Figure 3: Electrical schematic.

electronic Component
The electronic components of the circuit are listed below. They are not in short supply and can be easily found in the market. Figure 4 shows the pinout of the various components.

R1: 330Ω

R2: 10kΩ

R3: 10kΩ

R4: 100Ω

R5: 10kΩ

R6: 47kΩ

R7: 220Ω, 5W

C1: 100nF

C2: 100nF

C3: 100nF

C4: 100nF

C5: 100nF

C6: 100nF

C7: 1,000µF electrolytic capacitor

D1: Red LED, 5mm circumference

D2: fast recovery diode RFN5TF8S

D3: fast recovery diode RFN5TF8S

Q1: MOSFET SiC UF3C065080T3S

Q2: MOSFET IRL540 (not IRF540)

U1: PIC12F675_P MCU

U2: LM7812CT voltage regulator

U3: 7805 Voltage Regulator

U4: LM7824CT voltage regulator

F1: Fuse, 40A

J1: terminal block

J2: terminal block

S1: Normally open button

S2: Normally open button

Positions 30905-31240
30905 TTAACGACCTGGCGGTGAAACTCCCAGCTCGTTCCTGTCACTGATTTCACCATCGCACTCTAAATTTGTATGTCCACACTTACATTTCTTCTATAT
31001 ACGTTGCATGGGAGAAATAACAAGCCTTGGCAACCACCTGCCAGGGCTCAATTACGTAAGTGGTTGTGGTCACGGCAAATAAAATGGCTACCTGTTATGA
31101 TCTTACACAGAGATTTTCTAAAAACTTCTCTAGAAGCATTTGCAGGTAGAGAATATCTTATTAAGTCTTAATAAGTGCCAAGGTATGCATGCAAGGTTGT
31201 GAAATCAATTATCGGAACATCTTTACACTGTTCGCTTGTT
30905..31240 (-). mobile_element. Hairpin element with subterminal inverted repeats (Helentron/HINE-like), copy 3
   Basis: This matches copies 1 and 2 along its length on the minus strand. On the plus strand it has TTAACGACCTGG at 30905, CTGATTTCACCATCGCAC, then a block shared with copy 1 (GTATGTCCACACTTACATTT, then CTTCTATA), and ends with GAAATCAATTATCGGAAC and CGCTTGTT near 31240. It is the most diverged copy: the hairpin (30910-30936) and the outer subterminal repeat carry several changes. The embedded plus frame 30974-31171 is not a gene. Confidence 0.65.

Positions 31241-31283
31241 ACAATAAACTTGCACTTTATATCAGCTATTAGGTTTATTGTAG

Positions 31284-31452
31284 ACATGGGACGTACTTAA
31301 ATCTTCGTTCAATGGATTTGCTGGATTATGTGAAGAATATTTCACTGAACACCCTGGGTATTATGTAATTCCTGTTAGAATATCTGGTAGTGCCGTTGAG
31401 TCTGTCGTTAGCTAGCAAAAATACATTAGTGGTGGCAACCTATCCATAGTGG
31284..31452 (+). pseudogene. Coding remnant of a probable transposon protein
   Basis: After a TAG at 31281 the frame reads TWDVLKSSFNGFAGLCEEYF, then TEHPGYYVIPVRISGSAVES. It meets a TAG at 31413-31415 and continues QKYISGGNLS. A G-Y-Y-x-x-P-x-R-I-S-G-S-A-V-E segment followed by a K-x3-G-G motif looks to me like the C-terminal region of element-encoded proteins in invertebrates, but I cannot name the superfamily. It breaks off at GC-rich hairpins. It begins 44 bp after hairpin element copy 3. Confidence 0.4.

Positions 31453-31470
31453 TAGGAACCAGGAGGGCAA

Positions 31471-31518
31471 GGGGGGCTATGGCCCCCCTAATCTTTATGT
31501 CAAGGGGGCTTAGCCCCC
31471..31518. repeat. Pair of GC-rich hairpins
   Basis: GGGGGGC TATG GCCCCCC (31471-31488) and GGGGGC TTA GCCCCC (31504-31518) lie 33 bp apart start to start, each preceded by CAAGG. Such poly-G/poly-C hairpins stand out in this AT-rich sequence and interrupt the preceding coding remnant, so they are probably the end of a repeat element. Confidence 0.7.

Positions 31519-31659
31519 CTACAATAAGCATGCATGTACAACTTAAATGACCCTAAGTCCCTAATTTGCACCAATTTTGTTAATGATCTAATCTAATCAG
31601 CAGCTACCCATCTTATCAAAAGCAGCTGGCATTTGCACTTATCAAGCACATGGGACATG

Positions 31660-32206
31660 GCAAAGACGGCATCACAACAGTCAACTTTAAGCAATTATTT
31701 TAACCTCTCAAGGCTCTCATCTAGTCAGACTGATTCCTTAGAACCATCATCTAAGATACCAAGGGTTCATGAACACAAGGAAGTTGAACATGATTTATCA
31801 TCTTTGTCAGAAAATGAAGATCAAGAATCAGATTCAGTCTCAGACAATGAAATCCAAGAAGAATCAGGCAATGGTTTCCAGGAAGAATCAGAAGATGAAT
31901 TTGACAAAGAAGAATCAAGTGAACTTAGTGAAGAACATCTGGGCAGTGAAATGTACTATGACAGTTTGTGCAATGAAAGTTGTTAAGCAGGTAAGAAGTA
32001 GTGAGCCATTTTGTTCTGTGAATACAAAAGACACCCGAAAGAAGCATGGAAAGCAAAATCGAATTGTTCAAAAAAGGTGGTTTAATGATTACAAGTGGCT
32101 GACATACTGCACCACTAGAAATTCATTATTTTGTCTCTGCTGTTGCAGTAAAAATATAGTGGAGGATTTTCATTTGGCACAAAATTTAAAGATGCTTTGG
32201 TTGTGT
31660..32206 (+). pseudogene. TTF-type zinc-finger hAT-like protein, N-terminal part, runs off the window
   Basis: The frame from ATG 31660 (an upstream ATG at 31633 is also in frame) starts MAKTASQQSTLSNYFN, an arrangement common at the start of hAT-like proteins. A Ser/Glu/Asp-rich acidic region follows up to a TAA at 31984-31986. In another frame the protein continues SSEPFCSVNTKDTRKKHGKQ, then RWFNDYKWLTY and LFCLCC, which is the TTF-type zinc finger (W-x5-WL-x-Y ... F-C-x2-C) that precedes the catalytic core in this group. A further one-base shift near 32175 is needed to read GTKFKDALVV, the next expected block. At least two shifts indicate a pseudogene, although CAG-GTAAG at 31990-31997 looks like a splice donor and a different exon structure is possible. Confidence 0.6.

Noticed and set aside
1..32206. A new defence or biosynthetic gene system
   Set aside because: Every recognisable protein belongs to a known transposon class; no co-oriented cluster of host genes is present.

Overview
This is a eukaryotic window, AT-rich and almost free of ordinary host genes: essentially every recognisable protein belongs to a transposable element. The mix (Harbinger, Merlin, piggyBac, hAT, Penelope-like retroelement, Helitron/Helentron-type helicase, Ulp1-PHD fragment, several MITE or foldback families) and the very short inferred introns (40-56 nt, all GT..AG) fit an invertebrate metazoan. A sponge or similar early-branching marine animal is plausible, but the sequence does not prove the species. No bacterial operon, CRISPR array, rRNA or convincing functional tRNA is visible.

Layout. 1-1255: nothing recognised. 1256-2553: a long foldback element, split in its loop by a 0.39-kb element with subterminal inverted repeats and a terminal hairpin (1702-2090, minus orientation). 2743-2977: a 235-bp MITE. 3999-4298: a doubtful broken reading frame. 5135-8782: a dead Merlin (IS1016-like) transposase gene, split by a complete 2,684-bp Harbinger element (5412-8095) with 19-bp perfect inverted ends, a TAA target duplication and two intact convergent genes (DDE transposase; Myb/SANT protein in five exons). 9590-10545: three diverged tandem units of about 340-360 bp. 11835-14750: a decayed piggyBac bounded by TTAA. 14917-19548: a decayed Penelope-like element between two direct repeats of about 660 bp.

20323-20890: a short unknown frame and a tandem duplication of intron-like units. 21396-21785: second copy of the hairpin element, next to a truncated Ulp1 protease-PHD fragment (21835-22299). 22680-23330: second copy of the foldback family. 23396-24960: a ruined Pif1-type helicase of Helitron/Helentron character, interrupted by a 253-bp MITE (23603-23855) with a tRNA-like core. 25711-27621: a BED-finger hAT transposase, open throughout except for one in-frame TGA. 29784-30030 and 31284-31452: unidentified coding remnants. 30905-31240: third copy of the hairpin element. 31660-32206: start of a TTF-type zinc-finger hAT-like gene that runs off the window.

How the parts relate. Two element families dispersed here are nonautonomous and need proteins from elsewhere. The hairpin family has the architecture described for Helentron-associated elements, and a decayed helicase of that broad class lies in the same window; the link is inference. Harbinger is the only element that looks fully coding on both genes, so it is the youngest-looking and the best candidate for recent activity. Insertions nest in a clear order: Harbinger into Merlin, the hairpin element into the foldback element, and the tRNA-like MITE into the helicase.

Figure 4: Component pinout.

To make a prototype, it is necessary to design the PCB with the traces shown in Figure 5. Even though it is very simple, we strongly recommend using photolithography for more reliable and professional results. Once the base is prepared, it needs to be drilled with a 0.8mm or 1mm drill bit corresponding to the pads, increasing the precision of the pads associated with the integrated circuit. To increase the thickness of the traces for better heat dissipation, tin can be melted over them.

Figure 5: PCB.

Now you can start soldering the components (Figure 6). Start with low-profile components such as resistors, capacitors, and sockets, and then proceed to larger components such as terminal blocks, LED diodes, MOSFETs, fuses, and electrolytic capacitors. Particular attention should be paid to polarized components. Use a small soldering iron with a power of about 30W when soldering, taking care not to overheat electronic components that cannot withstand excessive heat. Finally, attention needs to be paid to the pinout of the IC and its socket.

Figure 6: Component placement and 3D view of the circuit.